The start of the Wangari International Rally

Todd Bowden in his Ford Fiesta R5 Mark II at the Whangarei International Rally. Photo/Michael Cunningham

Northland Roads became this week’s race tracks at the Whangarei International Rally.

The 2022 Wangari Rally doubles as round of the 2022 FIA Asia-Pacific Rally
Championship and the second round of the New Zealand Rally Championship 2022.

The event runs over three days, from May 13 to May 15, with the Pohe Island Super Special Stage lighting up on Friday the 13th.

Shakedown on Pohe Island kicked off at 1 p.m. Friday with lucky guests the chance to take the co-driver’s seat for a high-speed blast around the stage.

Emma Gilmore wears a Suzuki Swift AP4 at the Whangarei International Rally, Bohe Island, Shakedon Theatre.  Photo/Michael Cunningham
Emma Gilmore wears a Suzuki Swift AP4 at the Whangarei International Rally, Bohe Island, Shakedon Theatre. Photo/Michael Cunningham

North Lawyer reporter Jaime Leith rode into the passenger seat with driver Duncan McCrosty the third time he’s been to the event.

“I did it 10 years ago in my old classic rally car, and then I did it last year in this thing,” McCrosty said.

Northern Advocate reporter Jaime Leith is hunted by Duncan McCrosty in his Mazda 2AP4.  Photos / Jaime Leith
Northern Advocate reporter Jaime Leith is hunted by Duncan McCrosty in his Mazda 2AP4. Photos / Jaime Leith

Kiwi star Hayden Paddon is racing to defend his title at the Wangari International Rally this weekend, after winning last year’s event.

Paddon is heading for his eighth title in Whangarei while also making sure to support a well-deserved local with his Paddon project.

Star driver Hayden Paddon in his Hyundai i20 AP4.  Photo/Michael Cunningham
Star driver Hayden Paddon in his Hyundai i20 AP4. Photo/Michael Cunningham

Start your engines

About 1,000 spectators gathered on and below Te Matau or Buhi Bridge to catch a glimpse of the event on Friday night.

All cars lined up on the bridge to start the celebration, which was inaugurated by Whangarei Mayor Sheryl May.

Drivers and their colleagues signed autographs for fans while the petrol heads had the opportunity to get close to the cars.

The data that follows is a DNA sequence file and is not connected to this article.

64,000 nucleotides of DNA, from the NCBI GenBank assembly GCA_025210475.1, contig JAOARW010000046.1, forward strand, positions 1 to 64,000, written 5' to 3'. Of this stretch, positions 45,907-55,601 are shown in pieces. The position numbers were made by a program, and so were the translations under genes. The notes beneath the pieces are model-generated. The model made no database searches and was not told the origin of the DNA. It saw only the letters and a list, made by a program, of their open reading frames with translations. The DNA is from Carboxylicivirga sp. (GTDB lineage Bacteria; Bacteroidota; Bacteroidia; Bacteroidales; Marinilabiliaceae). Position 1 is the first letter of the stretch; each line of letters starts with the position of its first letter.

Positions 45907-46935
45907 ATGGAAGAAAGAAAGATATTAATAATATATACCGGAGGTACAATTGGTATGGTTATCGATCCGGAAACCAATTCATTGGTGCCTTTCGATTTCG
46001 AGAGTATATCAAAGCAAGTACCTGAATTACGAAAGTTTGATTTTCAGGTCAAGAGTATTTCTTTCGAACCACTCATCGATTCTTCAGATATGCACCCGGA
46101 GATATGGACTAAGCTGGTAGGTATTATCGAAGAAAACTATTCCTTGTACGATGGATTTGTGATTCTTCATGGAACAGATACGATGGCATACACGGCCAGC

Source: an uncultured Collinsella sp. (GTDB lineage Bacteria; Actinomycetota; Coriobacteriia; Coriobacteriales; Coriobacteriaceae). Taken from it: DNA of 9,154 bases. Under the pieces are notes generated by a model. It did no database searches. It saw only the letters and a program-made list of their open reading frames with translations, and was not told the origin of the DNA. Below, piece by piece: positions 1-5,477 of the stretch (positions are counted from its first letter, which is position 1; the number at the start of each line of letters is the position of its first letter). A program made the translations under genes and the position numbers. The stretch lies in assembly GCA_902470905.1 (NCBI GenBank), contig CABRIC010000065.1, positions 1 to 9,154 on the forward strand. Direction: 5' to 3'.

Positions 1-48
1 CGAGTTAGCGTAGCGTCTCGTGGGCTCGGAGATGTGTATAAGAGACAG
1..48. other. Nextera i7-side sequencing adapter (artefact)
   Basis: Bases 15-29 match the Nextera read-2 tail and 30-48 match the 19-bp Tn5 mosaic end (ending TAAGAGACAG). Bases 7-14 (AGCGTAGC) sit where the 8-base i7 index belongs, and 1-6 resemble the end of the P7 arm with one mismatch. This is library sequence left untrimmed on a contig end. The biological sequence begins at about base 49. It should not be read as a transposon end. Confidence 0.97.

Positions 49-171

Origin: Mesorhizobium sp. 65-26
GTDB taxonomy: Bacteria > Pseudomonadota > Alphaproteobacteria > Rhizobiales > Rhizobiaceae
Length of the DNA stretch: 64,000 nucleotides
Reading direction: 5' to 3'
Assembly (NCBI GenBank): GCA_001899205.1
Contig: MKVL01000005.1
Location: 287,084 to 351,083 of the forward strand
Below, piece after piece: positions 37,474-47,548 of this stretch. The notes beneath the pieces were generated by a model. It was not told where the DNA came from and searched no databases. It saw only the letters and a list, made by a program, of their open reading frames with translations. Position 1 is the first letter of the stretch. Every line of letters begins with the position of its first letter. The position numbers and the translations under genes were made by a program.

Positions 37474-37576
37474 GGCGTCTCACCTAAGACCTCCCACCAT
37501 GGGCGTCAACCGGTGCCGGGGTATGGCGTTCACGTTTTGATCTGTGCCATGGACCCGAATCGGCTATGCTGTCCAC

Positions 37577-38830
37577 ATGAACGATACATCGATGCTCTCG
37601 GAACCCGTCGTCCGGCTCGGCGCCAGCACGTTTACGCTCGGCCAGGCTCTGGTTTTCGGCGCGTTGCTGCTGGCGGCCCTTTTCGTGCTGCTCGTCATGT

The event is missing international drivers and cars again this year due to the ongoing pandemic, but the crowds will still see a large number of races.

Kiwi rally drivers will race to reverse the numbers from the last car to the first car.

The new base on Pohe Island has been redeveloped to provide more space, with ENEOS Service Park and HQ close to each other.

Darren Pace holds the barrier at the Whangarei International Rally.  Photo/Michael Cunningham
Darren Pace holds the barrier at the Whangarei International Rally. Photo/Michael Cunningham

Darren Pace, 50, volunteered to rally all weekend after falling in love with it last year.

“I came last year to see him on the island and decided I would volunteer this year.”

Pace has lived in Northland for two and a half years, but has followed rally racing since living in the UK.

“I am happy to see Emma because I follow McLaren.”

Emma Gilmore was announced as the first female McLaren Racing driver in November 2021.

“My son roots Hayden because he met Hayden last year, and he goes, this is my soulmate.”

New local Andrew Brown watches the purge on Bohe Island.  Photo/Michael Cunningham
New local Andrew Brown watches the purge on Bohe Island. Photo/Michael Cunningham

Andrew Brown, 61, has bought tickets for the rally and is looking forward to watching it tonight.

Brown moved to Whangarei just two months ago and walked to the bridge to watch the extortionate after hearing the car noises from his boat.

“It’s amazing that technology is so fast.

“I’ve been sending videos to my kids in the South, they’re jealous.”

Kevin Hill stops to watch the Wangari International Rally on the Te Matau-a-Buhi Bridge.  Photo/Michael Cunningham
Kevin Hill stops to watch the Wangari International Rally on the Te Matau-a-Buhi Bridge. Photo/Michael Cunningham

Kevin Hill, 70, didn’t realize the pair was working until he realized the road he was riding on was blocked.

“I saw the dust and thought I’d see what happens.”

Car-watching was a great break before the pub for Hill, who was happy to see the action back in town.

“It’s good to see something happen in Whangarei.”

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